7 Seriously Undervalued Large-Cap Stocks to Buy Now

Undervalued Large-Cap Stocks: Nvidia (NVDA)

Few large-cap technology stocks have been beaten down as much as semiconductor company Nvidia (NASDAQ:NVDA). NVDA stock is down 54% year to date. Last November, the company was trading above $300, and that was after a 4-for-1 stock split.

The share price has been hurt by mounting fears that demand for Nvidia’s chips and semiconductors will slow along with the global economy. To be sure, the company’s earnings for the second quarter were a disaster and didn’t help the share price any.

Nvidia reported Q2 earnings per share of 51 cents, which was 60% lower than the $1.26 per share in earnings that Wall Street was looking for. Revenues for the April through June quarter amounted to $6.7 billion, which was also well below the $8.10 billion analysts had called for.

Nvidia also lowered its forward guidance, saying it now expects revenue for the just-completed third quarter to come in at about $5.9 billion, which is below consensus estimates of $6.95 billion.

Nvidia CEO Jensen Huang has stressed that the company is grappling with a “challenging macro environment” this year. Still, Nvidia, whose chips are used in everything from supercomputers to artificial intelligence applications, remains a solid long-term buy.

The P/E ratio is a little high at 44 times, but it has come down this year with the share price. And, unlike many tech stocks, Nvidia pays a dividend that yields 0.12%. It’s not the most generous dividend, but it makes NVDA one of the more reliable undervalued large-cap stocks to buy.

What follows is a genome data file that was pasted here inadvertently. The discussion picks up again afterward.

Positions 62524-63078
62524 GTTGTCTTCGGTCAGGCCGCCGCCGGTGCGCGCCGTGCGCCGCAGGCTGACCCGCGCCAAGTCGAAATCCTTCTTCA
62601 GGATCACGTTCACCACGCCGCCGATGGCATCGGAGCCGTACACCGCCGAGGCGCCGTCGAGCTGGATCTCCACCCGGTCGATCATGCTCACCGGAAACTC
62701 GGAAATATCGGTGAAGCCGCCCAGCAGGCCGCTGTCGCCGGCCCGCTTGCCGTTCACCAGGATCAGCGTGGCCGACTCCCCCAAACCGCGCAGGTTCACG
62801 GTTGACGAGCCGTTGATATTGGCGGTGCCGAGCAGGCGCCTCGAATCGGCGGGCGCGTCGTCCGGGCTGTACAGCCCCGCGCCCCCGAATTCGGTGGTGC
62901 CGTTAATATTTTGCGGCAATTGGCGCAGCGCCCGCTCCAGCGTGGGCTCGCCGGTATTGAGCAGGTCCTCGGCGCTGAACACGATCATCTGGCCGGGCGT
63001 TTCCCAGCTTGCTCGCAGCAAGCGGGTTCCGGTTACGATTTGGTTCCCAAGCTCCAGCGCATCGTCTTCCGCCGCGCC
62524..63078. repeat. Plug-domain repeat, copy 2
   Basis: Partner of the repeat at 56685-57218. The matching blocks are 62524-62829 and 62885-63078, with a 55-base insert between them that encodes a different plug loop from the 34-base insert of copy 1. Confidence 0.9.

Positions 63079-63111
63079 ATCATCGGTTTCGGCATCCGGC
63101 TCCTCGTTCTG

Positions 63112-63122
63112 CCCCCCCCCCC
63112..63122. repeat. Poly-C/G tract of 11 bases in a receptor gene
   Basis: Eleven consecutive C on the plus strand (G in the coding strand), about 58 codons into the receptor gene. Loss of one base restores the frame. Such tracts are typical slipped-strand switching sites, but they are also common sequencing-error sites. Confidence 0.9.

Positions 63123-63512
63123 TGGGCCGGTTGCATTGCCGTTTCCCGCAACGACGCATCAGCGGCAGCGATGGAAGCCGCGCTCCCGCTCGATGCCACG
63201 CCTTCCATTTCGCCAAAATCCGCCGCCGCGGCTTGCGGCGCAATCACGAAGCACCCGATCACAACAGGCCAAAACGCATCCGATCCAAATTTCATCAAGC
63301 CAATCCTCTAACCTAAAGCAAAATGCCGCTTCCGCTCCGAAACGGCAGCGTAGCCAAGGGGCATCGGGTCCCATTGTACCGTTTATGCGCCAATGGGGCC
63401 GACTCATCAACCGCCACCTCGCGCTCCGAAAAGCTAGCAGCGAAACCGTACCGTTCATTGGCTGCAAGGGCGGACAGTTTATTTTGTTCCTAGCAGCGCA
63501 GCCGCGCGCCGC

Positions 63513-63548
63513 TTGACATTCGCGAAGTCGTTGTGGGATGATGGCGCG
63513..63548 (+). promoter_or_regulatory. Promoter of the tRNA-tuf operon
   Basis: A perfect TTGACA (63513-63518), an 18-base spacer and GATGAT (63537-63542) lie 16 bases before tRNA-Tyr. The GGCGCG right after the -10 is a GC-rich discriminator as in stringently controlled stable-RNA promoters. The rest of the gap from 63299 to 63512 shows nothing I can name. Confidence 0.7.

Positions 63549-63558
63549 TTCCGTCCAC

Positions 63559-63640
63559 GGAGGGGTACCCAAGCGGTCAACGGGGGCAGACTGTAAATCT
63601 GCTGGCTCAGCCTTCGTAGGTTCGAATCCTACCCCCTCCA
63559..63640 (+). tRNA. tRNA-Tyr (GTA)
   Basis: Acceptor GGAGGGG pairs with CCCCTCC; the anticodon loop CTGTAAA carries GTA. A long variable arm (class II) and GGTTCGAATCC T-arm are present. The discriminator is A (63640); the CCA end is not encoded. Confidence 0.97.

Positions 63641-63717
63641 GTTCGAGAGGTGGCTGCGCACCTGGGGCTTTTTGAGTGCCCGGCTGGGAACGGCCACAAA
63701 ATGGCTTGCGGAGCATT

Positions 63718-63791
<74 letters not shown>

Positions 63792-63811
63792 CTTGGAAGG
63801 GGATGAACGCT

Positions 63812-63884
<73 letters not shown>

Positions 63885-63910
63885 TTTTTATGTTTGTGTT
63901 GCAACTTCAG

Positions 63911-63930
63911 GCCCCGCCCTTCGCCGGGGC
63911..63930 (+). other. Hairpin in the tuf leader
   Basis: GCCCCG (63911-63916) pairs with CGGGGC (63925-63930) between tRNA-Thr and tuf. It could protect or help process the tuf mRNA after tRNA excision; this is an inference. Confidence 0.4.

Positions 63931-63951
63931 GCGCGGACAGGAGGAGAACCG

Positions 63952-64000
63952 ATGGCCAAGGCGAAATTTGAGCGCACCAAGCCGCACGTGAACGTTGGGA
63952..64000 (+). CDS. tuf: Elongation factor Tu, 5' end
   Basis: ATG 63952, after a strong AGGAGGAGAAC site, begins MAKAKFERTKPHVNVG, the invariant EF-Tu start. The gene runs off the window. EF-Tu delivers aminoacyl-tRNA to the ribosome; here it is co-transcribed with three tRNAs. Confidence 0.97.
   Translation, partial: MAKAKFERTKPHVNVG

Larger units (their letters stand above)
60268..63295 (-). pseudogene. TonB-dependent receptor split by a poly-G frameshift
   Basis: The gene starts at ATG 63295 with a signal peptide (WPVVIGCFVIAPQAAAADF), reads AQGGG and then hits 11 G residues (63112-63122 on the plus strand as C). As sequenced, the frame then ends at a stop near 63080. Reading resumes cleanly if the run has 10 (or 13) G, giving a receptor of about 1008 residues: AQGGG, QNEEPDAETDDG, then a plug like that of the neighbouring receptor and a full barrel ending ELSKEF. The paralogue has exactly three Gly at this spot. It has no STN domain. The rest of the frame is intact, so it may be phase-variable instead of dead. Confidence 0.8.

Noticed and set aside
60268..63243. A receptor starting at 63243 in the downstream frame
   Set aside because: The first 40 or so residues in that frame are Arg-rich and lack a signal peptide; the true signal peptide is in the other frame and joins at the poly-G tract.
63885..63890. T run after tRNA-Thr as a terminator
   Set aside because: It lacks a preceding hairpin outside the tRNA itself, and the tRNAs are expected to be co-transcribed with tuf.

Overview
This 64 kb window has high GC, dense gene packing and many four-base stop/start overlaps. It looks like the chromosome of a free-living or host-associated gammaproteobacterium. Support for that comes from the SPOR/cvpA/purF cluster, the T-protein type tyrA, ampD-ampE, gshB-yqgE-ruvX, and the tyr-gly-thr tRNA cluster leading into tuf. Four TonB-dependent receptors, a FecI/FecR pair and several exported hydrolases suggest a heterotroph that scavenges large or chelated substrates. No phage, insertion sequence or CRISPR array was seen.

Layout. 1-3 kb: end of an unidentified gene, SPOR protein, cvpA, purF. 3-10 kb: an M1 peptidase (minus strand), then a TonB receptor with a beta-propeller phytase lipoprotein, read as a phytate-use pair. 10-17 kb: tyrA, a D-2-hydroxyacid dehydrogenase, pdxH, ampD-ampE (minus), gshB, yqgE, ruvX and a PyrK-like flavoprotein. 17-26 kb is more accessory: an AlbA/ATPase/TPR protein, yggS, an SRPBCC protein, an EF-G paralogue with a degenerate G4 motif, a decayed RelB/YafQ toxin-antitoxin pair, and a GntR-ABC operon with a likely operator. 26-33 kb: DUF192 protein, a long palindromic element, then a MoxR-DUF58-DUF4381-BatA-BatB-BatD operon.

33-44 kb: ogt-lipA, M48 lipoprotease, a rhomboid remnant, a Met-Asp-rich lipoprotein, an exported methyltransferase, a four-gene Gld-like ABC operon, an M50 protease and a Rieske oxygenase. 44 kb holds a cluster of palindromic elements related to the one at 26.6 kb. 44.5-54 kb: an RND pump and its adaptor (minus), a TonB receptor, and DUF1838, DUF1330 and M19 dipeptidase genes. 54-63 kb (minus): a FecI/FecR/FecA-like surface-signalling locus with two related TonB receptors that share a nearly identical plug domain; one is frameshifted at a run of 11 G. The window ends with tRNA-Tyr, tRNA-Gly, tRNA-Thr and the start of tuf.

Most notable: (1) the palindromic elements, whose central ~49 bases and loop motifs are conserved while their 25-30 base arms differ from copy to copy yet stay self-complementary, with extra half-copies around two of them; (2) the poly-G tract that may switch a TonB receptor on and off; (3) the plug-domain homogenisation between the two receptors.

Berkshire Hathaway (BRK-A, BRK-B)

As is usually the case, legendary investor Warren Buffett is riding out the current market downturn just fine.

In addition to many of the stocks he holds in Berkshire Hathaway’s (NYSE:BRK-A, NYSE:BRK-B) portfolio, Buffett has been taking advantage of the drop in shares price to buy several new stocks, including Paramount Global (NASDAQ:PARA), Citigroup (NYSE:C), Chevron (NYSE:CVX) and Occidental Petroleum (NYSE:OXY).

He is spending more money on equities than he has in the last decade. While BRK-B stock has not been immune to the market downturn this year, its share price has declined only 2% compared to a 20% drop in the benchmark S&P 500 index.

However, Berkshire Hathaway has an extremely low price-earnings ratio. Investor and analyst Whitney Tilson of Empire Financial Research has calculated Berkshire Hathaway’s intrinsic value to be $351 per share, which is nearly 20% higher than the $294 that it is currently trading at.

The median price target on BRK-B stock is currently $340, implying 16% upside from current levels. As if to acknowledge how undervalued it feels its share price is right now, Berkshire Hathaway bought back a record amount of its stock last year totaling $27 billion.

Undervalued Large-Cap Stocks: Apple (AAPL)

Apple (NASDAQ:AAPL) stock is trading at around $150. The median price target on AAPL stock is currently $180 a share, with a high estimate of $200. The P/E ratio of 24 times is the lowest it has been in years and the stock pays a dividend that yields 0.61%.

With Apple, investors also get a company that buys back more of its own stock than any other publicly traded concern and is increasingly diversified, venturing into new areas ranging from streaming to buy now, pay later. Apple also remains the world’s leading consumer electronics company with its iPhones and Mac computers.